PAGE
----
Glyphosate is the active ingredient in the herbicide Roundup, produced by Monsanto. We spoke with Stephanie Seneff, a Senior Research Scientist at MIT, about her research on the chemical. in 2015, Glyphosate was listed as a probable carcinogen by the World Health Organization. It is the most used herbicide in the world and is sprayed on a range of crops, including cotton.
Weeds are becoming increasingly resistant to Roundup, and with that, glyphosate usage has increased on soy and corn crops in recent years. Seneff suspects the same is true for cotton crops. She is especially concerned about the possibility that glyphosate might be present in children’s clothing, baby diapers, and tampons. She believes that both the eczema epidemic in kids and the growing occurrence of diaper rash could be linked to glyphosate in cotton. Even more disturbing is the link Seneff suspects between tampons and Polycystic Ovary Syndrome (PCOS), which causes infertility. Two proteins associated with PCOS can be thrown off balance by glyphosate's substitution of glycine in the plants.
Seneff believes that it is these instances of glyphosate getting incorporated into proteins in the plants (in place of the coding amino acid glycine) that is destroying the protein’s ability to do its work correctly. This could explain the correlation we are seeing between a rise in the use of glyphosate and the corresponding rise in a long list of debilitating diseases and conditions.
The maker of Roundup, Monsanto, has long argued that glyphosate is safe for humans because it affects the shikimate pathway in plants, a pathway that doesn’t exist in humans. However, the shikimate pathway does exist in our gut microbes, where it is used to make essential nutrients for us. Gut microbe imbalance has been linked to many diseases that are on the rise, such as autoimmune diseases and autism spectrum disorders.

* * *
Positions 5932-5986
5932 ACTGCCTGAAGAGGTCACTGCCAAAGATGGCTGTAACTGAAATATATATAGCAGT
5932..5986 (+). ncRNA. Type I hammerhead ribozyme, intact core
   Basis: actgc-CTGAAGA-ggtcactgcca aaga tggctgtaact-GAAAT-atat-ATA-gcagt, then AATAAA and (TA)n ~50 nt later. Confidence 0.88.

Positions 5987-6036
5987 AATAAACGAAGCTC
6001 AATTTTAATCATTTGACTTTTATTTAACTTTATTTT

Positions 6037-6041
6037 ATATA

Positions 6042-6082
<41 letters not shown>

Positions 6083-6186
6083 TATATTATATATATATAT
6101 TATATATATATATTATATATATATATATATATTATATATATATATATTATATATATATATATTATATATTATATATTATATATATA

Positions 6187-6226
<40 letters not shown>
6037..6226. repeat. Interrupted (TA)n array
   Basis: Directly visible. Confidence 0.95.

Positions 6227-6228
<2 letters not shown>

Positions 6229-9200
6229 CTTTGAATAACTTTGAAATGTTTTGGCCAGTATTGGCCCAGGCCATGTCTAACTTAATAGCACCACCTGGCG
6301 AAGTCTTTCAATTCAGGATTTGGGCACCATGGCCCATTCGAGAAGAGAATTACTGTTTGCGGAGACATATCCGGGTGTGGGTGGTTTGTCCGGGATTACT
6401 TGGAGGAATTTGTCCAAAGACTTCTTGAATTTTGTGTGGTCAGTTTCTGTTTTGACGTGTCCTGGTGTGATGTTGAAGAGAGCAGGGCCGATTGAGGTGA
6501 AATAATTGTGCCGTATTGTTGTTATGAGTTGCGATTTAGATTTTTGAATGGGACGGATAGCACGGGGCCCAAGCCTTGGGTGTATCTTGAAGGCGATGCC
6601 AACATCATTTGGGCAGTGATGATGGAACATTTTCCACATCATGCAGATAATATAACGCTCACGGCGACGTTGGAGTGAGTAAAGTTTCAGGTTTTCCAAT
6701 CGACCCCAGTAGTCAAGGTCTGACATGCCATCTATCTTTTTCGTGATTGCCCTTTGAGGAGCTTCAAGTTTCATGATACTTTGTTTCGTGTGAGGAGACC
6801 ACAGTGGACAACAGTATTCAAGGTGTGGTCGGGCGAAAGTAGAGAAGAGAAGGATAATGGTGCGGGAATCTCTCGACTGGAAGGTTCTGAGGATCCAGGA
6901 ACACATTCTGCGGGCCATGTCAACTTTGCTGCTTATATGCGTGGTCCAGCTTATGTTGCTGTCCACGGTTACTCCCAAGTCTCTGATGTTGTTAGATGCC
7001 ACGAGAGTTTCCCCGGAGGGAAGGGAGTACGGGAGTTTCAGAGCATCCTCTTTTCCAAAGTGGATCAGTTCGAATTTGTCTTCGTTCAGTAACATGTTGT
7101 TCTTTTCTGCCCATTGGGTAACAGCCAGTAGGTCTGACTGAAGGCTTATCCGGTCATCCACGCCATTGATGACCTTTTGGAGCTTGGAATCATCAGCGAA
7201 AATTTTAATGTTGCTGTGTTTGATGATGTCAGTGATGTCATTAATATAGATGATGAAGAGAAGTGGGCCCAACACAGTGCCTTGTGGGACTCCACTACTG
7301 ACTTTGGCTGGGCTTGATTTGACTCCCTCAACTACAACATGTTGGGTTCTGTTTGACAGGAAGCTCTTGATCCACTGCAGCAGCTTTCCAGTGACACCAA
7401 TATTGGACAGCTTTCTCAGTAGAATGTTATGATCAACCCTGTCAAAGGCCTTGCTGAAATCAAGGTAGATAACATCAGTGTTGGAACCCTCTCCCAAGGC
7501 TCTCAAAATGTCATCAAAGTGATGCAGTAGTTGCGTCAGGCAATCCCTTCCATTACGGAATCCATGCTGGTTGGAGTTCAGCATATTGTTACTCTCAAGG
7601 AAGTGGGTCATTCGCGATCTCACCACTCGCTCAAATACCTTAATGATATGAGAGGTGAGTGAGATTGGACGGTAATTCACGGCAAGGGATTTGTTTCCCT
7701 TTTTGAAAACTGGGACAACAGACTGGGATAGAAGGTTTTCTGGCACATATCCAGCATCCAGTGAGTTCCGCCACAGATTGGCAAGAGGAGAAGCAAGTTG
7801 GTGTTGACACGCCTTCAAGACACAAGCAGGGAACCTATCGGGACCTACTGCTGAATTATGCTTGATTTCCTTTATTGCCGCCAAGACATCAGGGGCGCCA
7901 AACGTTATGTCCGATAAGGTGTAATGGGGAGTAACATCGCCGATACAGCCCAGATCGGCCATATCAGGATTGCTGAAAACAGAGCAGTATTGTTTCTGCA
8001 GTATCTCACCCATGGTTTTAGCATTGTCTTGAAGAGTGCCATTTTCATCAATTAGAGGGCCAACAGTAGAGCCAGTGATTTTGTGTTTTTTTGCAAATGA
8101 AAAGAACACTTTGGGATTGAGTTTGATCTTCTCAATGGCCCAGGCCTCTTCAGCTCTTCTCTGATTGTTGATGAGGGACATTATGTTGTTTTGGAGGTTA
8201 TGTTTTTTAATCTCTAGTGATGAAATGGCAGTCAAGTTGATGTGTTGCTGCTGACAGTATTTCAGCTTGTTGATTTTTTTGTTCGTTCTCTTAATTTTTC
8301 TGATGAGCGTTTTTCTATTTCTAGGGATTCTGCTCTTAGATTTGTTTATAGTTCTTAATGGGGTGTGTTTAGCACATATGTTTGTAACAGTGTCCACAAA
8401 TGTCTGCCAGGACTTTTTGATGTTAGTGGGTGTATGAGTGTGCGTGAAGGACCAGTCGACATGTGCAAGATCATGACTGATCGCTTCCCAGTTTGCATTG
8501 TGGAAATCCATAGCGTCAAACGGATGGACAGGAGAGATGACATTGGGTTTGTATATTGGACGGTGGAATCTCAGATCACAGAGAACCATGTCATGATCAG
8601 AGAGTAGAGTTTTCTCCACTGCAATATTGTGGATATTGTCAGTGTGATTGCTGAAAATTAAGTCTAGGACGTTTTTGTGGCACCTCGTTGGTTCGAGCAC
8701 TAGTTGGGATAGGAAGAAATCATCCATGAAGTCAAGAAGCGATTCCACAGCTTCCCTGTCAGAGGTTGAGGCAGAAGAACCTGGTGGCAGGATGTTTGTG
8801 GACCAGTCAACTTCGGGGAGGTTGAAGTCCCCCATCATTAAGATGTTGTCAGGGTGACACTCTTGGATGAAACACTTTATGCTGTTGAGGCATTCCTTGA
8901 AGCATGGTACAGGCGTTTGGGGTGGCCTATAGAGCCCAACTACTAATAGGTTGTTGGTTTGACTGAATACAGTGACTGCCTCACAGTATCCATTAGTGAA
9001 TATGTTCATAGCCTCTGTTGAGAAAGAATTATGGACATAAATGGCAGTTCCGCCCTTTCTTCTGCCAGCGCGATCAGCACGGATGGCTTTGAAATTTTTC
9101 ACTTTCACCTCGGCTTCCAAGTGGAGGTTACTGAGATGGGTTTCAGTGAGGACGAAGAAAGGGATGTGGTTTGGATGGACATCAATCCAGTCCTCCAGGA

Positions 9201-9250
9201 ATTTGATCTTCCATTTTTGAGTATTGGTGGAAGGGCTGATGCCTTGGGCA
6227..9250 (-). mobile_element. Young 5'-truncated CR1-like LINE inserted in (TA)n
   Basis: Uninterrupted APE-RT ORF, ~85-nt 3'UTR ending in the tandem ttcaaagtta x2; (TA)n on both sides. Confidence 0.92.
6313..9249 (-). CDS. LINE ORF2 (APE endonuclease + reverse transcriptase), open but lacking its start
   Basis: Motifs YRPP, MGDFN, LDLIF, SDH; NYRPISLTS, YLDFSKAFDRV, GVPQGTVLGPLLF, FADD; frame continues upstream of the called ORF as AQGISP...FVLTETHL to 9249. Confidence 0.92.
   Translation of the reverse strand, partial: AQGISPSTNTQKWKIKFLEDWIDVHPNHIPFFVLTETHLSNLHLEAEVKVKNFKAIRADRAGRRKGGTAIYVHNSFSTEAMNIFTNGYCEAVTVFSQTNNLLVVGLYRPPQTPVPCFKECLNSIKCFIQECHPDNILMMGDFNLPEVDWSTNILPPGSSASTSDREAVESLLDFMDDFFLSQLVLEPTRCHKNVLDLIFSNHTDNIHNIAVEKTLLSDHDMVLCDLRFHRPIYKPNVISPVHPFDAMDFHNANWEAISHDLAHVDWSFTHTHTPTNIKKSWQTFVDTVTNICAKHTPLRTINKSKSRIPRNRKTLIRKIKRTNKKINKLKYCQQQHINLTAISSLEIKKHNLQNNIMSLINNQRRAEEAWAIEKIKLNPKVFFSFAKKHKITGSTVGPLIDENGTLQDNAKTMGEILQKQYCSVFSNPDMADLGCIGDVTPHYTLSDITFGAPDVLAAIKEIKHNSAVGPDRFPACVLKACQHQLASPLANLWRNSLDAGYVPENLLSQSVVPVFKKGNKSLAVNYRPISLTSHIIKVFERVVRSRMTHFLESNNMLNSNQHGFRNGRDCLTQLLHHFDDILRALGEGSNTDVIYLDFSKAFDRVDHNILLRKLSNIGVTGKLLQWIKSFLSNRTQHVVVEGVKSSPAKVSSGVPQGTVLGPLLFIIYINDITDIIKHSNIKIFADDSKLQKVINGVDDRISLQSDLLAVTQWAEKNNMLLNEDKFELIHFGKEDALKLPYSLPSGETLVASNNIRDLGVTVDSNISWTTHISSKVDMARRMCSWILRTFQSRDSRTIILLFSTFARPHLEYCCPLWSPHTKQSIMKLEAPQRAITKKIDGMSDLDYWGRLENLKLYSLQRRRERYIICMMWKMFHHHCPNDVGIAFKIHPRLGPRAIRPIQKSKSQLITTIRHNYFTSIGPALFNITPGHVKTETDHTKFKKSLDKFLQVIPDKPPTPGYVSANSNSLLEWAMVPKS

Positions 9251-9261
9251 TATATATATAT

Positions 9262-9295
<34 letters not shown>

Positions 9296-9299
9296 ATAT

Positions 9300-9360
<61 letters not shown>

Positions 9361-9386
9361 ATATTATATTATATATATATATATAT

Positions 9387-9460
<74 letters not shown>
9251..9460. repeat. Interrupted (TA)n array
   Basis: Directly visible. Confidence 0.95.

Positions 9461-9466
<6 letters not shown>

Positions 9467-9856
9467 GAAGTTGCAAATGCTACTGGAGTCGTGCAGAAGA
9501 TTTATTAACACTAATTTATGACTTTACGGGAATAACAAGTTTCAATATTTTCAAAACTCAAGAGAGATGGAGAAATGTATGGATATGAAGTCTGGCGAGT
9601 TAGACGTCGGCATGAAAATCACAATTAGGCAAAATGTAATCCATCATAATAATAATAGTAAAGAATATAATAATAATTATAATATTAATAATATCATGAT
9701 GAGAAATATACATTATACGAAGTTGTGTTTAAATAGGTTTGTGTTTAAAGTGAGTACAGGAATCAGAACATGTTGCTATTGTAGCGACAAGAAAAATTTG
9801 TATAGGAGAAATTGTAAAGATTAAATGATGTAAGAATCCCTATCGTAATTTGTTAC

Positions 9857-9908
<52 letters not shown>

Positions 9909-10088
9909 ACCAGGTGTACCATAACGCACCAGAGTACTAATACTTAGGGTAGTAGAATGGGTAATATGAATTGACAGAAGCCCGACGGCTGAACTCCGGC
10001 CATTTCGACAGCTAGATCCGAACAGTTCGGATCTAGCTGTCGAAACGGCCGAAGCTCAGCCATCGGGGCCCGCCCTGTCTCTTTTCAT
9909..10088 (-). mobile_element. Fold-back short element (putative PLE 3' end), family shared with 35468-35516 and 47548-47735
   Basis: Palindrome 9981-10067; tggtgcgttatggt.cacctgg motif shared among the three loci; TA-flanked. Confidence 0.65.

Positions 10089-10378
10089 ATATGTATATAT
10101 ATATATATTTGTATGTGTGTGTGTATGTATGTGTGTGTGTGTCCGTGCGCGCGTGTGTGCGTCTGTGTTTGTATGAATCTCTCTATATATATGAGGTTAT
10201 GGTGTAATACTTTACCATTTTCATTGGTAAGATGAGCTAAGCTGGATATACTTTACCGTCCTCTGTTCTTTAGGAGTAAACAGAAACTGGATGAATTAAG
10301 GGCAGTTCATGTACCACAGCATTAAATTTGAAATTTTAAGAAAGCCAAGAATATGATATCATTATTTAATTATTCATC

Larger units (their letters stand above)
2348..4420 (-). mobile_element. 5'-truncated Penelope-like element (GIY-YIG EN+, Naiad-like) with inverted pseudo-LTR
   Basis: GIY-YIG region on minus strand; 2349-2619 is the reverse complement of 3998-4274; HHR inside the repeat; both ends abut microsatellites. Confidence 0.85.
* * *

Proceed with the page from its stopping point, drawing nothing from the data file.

Glyphosate and Cotton
Glycine is a coding amino acid, a principal building block of the proteins in cotton. Seneff belives that the cotton plants are grabbing glyphosate instead of glycine and building it into their proteins. If her assumptions are correct, then there is no way that the glyphosate could be removed from the cotton by processing or washing.
This argument appears to be supported by a recent study done on cotton products by the National University La Plata in Argentina. The scientists tested cotton products such as cotton balls, tampons, and sterile gauze. “85 percent of all samples tested positive for glyphosate and 62 percent for AMPA, which is the environmental metabolite, but in the case of cotton and gauze the percentage was 100 percent,” said Dr. Damián Marino, one of the members of the Multidisciplinary Space for Socio-Environmental Interaction (EMISA) of the UNLP that carried out the research. He added, “As for concentrations, what we saw is that AMPA (39 μg / kg and 13 μg / kg glyphosate) dominates in unprocessed cotton, whereas in gauze there is no AMPA, but glyphosate, whose concentration is 17 μg / kg.”
The country of Sri Lanka has banned glyphosate use completely, and many countries in Europe have restricted its use in homes (such as to kill weeds on a lawn). The state of California recently required that Roundup sold in stores must have a label listing it as a probable carcinogen, yet it is still allowed to be sold there and everywhere in the US for personal use. There is no restriction on American farmers continuing to use glyphosate on their crops.
At Sprout, we only sell cotton that is 100% organic. Check out our adorable collection of Clothing, Bedding, Plush Toys, & Bath Towels!
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1. Sprout SF interview with Stephanie Seneff, 8/29/17